On the occasion of COP26, António Gutteres gave a speech stressing out the emergency of acting globally against climate change, acknowledging that “we are digging our own graves”. This speech calls on a holistic approach to global governance to tackle climate change. No State can afford to stay passive. Equally important is that it has to be tackled through inclusive rights-based climate justice.
Today, everyone – exception made of global warming sceptics and profit-driven unconscious international companies – agrees on the fact that Climate Change endangers humankind, and therefore its fundamental right to life upon many others. Acknowledging that postulate, it seems quite obvious that tackling climate change involves using human rights language to support that global effort. It is not a matter of prioritising rights, but we must recognise that Humanity is willing to fight climate change for the sake of survival rather than to preserve the Earth. The Earth can adapt to the climate in a way that humans cannot. This is exactly what the former High Commissioner for Human Rights, Mary Robinson, was referring to when stating that climate change was “probably the greatest human rights challenge of the 21st century”. Not only because the right to life is imprescriptible under any circumstances, but also because it is itself a condition for the fulfilment of any other right.
Given the fact that the survival of humankind is at play, tackling climate change will require adopting radical measures – and we should not be afraid of that wording just because it has been used in recent years to describe a plethora of phenomena. Radicality is not something inherently harmful. What can make it damaging is what we do with it. Being radical in dealing with such a worrying event as climate change and its consequences is in no way a despotic behaviour, but a necessity. Radical action against climate change is necessary to limit its irremediable consequences. But strong measures can only be effective if all States of the international community cooperate, otherwise they will have no impact – climate change being a too large issue to be solved unilaterally – and will only result in affecting human rights negatively.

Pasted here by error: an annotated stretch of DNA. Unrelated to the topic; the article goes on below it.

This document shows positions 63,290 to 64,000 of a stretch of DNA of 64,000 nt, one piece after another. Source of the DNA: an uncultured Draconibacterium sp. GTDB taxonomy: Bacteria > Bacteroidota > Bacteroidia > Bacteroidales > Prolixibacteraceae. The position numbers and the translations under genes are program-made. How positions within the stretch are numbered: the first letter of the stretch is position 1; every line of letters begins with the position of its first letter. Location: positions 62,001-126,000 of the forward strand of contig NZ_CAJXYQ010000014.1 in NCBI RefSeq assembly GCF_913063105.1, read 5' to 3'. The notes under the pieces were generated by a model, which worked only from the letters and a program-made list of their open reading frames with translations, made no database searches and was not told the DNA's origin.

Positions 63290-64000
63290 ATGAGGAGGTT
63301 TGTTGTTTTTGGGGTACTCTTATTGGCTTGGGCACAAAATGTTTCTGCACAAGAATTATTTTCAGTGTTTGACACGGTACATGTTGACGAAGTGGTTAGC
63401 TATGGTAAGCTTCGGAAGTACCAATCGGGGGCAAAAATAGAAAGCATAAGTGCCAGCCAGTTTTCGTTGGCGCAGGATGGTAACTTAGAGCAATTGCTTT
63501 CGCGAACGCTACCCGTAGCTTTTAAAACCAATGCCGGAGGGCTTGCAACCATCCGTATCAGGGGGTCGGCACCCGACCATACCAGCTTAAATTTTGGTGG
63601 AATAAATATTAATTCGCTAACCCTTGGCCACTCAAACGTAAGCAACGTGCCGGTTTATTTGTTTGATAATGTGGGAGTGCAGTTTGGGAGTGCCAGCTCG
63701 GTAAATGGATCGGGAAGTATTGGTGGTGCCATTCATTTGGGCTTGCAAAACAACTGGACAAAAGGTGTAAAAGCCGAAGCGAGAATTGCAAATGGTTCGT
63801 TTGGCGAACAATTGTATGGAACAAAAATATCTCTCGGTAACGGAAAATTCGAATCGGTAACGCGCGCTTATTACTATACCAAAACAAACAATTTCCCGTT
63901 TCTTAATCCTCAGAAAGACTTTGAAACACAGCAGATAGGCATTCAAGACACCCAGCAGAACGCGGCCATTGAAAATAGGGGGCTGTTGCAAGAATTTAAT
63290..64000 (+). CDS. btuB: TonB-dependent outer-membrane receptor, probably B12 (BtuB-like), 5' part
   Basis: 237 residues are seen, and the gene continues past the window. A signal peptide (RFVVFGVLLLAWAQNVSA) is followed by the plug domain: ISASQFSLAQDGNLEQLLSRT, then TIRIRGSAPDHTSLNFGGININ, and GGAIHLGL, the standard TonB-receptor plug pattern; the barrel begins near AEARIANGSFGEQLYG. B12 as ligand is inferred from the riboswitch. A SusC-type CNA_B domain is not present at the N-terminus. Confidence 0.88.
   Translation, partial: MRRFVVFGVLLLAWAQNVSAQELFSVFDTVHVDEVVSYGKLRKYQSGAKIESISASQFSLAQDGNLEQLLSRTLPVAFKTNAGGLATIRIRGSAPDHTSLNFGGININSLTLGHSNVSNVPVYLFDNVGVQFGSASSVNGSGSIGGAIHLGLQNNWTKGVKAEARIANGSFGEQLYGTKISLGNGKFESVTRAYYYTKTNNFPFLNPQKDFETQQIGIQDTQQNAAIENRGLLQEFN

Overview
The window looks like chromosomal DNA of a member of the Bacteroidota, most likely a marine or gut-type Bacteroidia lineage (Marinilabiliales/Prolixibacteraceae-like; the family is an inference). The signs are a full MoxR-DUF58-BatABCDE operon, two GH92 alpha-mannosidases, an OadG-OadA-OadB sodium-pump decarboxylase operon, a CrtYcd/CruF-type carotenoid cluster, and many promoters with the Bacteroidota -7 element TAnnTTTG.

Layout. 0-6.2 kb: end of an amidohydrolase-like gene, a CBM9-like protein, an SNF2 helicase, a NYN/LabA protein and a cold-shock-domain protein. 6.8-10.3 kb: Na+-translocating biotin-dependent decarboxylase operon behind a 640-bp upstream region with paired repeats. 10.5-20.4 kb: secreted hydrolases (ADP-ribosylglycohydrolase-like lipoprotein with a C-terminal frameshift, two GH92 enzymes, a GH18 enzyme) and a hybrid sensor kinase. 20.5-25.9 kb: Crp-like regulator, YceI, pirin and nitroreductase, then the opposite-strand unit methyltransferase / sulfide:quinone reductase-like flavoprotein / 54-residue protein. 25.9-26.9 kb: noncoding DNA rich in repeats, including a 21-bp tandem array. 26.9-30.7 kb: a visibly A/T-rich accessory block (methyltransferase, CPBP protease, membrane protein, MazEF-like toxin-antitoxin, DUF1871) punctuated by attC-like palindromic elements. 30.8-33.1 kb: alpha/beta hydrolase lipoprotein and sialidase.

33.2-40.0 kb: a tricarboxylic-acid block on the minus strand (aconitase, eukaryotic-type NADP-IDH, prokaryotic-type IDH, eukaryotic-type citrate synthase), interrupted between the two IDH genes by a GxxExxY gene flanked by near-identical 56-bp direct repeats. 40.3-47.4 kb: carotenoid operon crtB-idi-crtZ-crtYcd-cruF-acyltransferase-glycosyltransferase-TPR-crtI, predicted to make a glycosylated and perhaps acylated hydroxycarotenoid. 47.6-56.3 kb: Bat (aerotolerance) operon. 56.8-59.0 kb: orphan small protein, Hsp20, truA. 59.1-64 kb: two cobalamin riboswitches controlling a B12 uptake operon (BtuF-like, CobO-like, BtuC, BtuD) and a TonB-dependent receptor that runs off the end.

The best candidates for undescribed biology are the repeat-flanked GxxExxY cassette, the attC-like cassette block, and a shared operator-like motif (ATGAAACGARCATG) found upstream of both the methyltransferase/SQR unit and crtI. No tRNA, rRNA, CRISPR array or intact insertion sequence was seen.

Along these lines, the use of human rights language is relevant to support global efforts to address climate change. Human rights discourse is precisely what rationalises radical decision-making. The stakes are high, but the project must be thoughtful, measured and inclusive. The fight against climate change should not be a substitute for fighting for human rights. Rather, these two struggles must be waged simultaneously. Fighting climate change is essential, but it must not be achieved at the expense of social progress made so far, especially when considering that the first victims of this radical decision would be the most vulnerable populations. A human rights-based approach to climate change should focus on providing each individual with the minimum requirements for a life of human dignity, and this is exactly what climate justice tends to emphasise.
Human rights were originally defined internationally under the 1948 Universal Declaration of Human Rights. They encompass a host of moral affirmations concerning the entitlements of all human beings regardless of “race, colour, sex, language, religion, political or other opinion, national or social origin, property, birth or other status”. As such, the notion of human rights implies a certain vision of equality and justice for all.